It was another June not too long ago, and the world economy was friendlier to the American dollar. Marc and I were heading to France for two weeks in Paris as a celebration of his fiftieth birthday. Friends would join us for part of the time, but I had decided to spend a couple of days on my own outside the city in some setting conducive to retreat and recollection. It had been my dream to find a quiet Romanesque church in the countryside for my time of prayer. One website I consulted linked a Benedictine monastery in the Loire Valley with French poet Max Jacob, a Catholic convert from Judaism who had died in the internment camp in Drancy in 1944.
I could not have found a more fitting site than Abbaye de Fleury in the village of St.-Benoit-sur-Loire. The afternoon of my arrival I was able to pace up and down the sun-filled aisles with only the rarest of tourist visitors to interrupt the silence. There were tapers to light and occasional vases of garden flowers to enjoy throughout this abbey church, parts of which date as far back as the seventh century.
One day I ended up almost by chance at the tomb of Max Jacob in the village cemetery an hour’s walk from the abbey. It hadn’t been clear to me at first that planning such a visit would actually fit the nature of my days of retreat. After all, it was the abbey church itself that had been Max Jacob’s passion. I had come to understand what it would be like for someone to become attached to this place of prayer and to think of it as his own. Kneeling in a spot marked by a commemorative stone as Max Jacob’s favorite place of prayer, I had felt close to the spirit of this man.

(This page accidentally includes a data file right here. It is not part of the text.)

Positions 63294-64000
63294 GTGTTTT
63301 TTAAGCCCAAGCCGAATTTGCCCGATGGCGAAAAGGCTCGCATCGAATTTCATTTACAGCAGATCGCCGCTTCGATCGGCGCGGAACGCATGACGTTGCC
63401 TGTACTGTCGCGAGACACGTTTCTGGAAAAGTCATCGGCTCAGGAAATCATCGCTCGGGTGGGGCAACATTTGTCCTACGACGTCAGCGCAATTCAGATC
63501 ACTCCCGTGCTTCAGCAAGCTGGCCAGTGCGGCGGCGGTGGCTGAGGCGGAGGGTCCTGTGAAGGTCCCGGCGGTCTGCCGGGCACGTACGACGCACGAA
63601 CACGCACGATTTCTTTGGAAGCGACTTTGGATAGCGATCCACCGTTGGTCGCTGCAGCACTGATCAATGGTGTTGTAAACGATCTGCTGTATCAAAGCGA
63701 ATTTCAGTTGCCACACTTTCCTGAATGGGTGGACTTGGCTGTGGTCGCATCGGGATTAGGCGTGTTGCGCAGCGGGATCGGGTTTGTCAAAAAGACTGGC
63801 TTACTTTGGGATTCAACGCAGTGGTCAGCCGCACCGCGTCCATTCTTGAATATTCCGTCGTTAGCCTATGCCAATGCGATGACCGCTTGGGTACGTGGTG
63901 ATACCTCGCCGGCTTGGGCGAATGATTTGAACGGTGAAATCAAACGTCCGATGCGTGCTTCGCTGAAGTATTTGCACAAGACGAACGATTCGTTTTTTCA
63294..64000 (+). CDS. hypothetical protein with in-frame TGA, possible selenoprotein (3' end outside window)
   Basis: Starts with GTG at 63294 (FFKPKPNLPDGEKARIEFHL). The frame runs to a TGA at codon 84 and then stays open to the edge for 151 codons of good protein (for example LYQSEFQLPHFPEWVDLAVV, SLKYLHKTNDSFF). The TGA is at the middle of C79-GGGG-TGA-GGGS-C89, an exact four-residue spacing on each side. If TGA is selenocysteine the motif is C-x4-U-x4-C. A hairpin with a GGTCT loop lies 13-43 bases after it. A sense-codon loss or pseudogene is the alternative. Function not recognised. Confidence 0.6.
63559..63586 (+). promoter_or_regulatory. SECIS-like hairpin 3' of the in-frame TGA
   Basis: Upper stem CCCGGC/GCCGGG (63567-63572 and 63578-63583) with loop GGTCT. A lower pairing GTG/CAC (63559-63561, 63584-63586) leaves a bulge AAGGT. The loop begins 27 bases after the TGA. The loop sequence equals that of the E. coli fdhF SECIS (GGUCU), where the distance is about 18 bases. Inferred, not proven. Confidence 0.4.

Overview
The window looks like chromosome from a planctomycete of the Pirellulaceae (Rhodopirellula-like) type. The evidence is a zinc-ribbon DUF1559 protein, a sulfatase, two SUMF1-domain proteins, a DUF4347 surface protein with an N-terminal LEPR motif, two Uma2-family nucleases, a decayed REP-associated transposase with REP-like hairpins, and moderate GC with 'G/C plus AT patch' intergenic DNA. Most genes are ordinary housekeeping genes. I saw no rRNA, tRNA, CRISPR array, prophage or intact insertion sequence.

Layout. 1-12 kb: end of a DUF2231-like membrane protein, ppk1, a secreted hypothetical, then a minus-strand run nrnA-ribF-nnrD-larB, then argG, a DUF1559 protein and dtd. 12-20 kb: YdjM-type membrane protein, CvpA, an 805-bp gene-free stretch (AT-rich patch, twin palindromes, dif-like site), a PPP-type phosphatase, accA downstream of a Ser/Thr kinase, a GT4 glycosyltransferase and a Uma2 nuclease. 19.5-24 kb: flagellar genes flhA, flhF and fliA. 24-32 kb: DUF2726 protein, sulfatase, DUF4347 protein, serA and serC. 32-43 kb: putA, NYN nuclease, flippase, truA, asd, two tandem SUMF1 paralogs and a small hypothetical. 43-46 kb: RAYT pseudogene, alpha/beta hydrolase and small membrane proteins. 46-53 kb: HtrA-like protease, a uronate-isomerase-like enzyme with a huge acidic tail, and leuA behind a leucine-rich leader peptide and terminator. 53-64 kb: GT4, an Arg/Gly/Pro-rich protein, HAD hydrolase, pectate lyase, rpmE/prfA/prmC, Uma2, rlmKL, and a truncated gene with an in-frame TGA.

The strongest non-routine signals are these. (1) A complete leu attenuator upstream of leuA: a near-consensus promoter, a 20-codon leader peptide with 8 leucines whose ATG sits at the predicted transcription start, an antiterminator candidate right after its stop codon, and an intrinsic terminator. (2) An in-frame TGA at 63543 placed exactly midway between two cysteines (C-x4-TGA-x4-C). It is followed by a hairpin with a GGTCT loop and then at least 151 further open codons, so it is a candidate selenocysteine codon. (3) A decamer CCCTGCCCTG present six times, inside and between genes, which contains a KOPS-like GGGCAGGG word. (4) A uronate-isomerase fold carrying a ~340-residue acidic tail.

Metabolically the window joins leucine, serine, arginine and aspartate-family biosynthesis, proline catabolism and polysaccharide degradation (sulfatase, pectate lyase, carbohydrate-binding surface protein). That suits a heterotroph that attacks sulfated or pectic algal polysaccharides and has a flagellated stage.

One afternoon’s cooler weather, however, prompted a walk through the surrounding countryside. I was glad to see the basilica from various angles across the fields. The magic of its immensity rising above trees and green and gold expanses of Loire Valley growth was breathtaking. These walks, I realized as I followed the simple paths, were ones Max Jacob himself had regularly made. I did not expect that one of the collections of houses in the near distance surrounded the village cemetery in which he was buried. Locating his gravestone with little difficulty, I settled into a visit both unexpected and moving.
Sitting by his tomb, I sensed a friend was near. This friend, I began to feel, had called out somehow to me and brought me to this church and even to his tomb. I was able to talk to him there that afternoon and thank him for giving me this experience of a place of prayer so beautiful and majestic. I thanked him too for wanting me there. I realized how much I wanted him as an older brother, someone who would know what I was about in my life and in my prayer. I sensed that I would need someone to help me grow into an older man and into a prayerful man. I sensed that his own experiences of loneliness could prepare me to expect and accept them when they came.
Do we keep calling to people to be our friends even after we have died? I wonder.
It seemed so that day in St. Benoit-sur-Loire.
Photo of St.-Benoit-sur-Loire by antiguide